People are made up of their smiles, the lines and creases on their faces, the wrinkles that form on the corners of their eyes. People are made up of the way they laugh, and the way that laughter echoes; how does the laughter bounce off the walls of their home? Does it spring and scatter in glittery noise? Does it thunder and bolt into a rich, cheerful clap? Does it trickle like a soothing stream on a midsummer day of 1990?
People are made up of their hearts, yes, but it is the way their hearts manifest on their faces, their smiles, in the wrinkles and creases of their faces. A kindhearted person has a kind face because the arteries and veins are chugging clean, pure blood day in and day out in an effort to beautify the person’s face.
The memories we have of someone are entrenched in that smile, that laugh, the wrinkle, that crease, the shine of their eyes. When people leave us, we are not left with their hands holding our hands. We don’t always have tangible evidence of their presence. What we do have is their scent and the memories that their countenance left with us.
When I lost my grandma, the first thing I was able to recall – before all the moments, before all her wise words, before the enormous love I had for her – was her beautiful, kind face. I was almost able to trace my fingers over the lines on her forehead, and around her eyes. I remembered her deep chuckle, the one that came straight from the depths of her big heart and that made it to her sparkling eyes.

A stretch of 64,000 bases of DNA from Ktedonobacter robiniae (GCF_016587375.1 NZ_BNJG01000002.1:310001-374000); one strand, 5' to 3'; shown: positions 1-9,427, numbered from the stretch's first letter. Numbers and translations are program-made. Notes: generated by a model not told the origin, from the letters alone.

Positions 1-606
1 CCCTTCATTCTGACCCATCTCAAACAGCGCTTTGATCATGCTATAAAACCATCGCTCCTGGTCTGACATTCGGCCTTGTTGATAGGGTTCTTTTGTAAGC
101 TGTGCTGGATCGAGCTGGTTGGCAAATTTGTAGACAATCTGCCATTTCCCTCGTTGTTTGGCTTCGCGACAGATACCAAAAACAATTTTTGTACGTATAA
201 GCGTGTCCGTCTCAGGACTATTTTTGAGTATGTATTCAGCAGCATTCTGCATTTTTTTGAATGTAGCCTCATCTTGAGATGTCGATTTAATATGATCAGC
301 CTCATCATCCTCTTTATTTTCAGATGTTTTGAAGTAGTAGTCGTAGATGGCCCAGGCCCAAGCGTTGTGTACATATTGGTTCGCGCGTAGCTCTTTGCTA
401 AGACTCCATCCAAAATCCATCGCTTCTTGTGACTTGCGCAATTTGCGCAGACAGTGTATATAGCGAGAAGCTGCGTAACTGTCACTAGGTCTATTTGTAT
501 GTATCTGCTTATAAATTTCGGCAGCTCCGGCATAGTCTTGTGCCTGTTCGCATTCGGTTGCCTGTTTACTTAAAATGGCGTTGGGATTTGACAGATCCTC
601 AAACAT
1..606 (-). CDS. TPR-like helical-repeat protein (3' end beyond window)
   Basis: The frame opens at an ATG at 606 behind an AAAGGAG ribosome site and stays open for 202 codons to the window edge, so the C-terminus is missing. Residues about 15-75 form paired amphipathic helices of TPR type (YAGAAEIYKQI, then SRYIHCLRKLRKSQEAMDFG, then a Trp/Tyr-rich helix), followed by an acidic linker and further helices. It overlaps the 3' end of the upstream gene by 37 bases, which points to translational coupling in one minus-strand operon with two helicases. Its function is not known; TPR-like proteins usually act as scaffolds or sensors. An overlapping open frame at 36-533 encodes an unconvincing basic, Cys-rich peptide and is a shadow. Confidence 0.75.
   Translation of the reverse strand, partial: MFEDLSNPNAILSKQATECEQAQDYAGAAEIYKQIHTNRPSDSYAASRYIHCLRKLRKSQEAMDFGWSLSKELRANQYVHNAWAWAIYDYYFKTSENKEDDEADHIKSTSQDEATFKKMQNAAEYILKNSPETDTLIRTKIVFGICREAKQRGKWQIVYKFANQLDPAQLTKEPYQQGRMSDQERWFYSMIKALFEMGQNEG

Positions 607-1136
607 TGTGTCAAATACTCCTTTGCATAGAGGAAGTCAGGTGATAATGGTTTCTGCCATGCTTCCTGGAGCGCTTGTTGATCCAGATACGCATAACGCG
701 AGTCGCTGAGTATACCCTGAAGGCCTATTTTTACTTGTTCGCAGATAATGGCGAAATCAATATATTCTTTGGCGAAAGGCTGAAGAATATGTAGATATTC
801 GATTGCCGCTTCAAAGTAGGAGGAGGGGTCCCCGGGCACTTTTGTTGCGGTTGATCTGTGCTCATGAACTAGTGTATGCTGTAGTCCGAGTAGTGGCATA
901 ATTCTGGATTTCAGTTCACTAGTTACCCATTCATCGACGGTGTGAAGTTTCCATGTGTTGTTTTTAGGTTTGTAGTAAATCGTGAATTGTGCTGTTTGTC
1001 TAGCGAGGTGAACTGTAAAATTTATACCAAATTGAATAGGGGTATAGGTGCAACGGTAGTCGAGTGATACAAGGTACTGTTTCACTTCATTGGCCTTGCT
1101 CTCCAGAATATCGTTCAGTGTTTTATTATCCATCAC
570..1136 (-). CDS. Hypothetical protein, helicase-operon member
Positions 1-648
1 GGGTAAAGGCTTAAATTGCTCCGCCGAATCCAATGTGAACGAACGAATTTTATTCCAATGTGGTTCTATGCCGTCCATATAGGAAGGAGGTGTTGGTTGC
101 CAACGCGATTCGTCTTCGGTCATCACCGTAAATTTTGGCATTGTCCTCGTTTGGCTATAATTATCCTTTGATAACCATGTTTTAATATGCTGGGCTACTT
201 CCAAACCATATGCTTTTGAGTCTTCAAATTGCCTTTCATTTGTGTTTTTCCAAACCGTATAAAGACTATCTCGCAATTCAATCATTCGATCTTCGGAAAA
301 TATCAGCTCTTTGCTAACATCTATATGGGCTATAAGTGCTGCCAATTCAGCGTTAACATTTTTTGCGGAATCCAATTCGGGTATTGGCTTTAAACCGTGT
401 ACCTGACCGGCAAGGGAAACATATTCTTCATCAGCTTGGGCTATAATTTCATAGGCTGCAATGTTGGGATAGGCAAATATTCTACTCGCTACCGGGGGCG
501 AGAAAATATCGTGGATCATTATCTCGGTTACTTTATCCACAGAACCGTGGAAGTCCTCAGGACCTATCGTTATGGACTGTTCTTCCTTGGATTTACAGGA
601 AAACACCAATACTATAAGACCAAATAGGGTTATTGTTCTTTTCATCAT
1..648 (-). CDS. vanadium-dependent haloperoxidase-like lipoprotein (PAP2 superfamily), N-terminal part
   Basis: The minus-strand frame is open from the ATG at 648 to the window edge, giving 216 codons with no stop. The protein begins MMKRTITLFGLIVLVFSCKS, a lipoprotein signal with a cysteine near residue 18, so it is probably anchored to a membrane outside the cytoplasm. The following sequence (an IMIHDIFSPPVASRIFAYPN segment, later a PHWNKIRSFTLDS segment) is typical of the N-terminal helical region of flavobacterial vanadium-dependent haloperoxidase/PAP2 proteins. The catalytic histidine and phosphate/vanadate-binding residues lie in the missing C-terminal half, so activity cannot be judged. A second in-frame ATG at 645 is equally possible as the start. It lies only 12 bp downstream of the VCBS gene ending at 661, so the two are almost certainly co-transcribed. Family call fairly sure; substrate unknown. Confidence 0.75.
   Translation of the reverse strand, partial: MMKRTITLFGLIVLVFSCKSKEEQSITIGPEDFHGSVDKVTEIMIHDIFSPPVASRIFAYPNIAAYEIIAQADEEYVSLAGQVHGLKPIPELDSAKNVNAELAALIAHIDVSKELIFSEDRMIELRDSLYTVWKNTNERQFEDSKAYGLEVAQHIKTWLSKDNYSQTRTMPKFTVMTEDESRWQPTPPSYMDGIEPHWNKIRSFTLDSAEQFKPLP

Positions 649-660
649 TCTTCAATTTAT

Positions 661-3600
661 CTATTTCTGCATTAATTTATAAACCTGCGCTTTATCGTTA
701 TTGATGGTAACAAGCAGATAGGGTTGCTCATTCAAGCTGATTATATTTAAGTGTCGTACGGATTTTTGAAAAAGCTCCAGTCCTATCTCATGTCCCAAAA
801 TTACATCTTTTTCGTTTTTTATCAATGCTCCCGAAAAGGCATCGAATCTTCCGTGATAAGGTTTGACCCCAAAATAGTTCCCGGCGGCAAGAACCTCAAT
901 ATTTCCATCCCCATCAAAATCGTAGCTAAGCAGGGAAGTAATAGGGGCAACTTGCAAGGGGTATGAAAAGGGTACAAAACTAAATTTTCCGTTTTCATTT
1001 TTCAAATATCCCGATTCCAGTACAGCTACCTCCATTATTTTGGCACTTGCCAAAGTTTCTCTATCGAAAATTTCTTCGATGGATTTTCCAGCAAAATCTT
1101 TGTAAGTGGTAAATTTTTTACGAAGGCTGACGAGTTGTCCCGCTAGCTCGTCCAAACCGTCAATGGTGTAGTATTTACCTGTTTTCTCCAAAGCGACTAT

Perhaps the biggest tragedy that can occur in a person’s life is the loss of memory. A broken heart is broken because of memories tormenting it, but the heart goes on because the same memories demand for it to live, for it to reminisce. A tarnished and evaporated memory, however, means that the heart no longer has a reason to beat. What will it live for? A blank nothingness? A void of… nothing?
If you take away the memories, nothing is left of a person.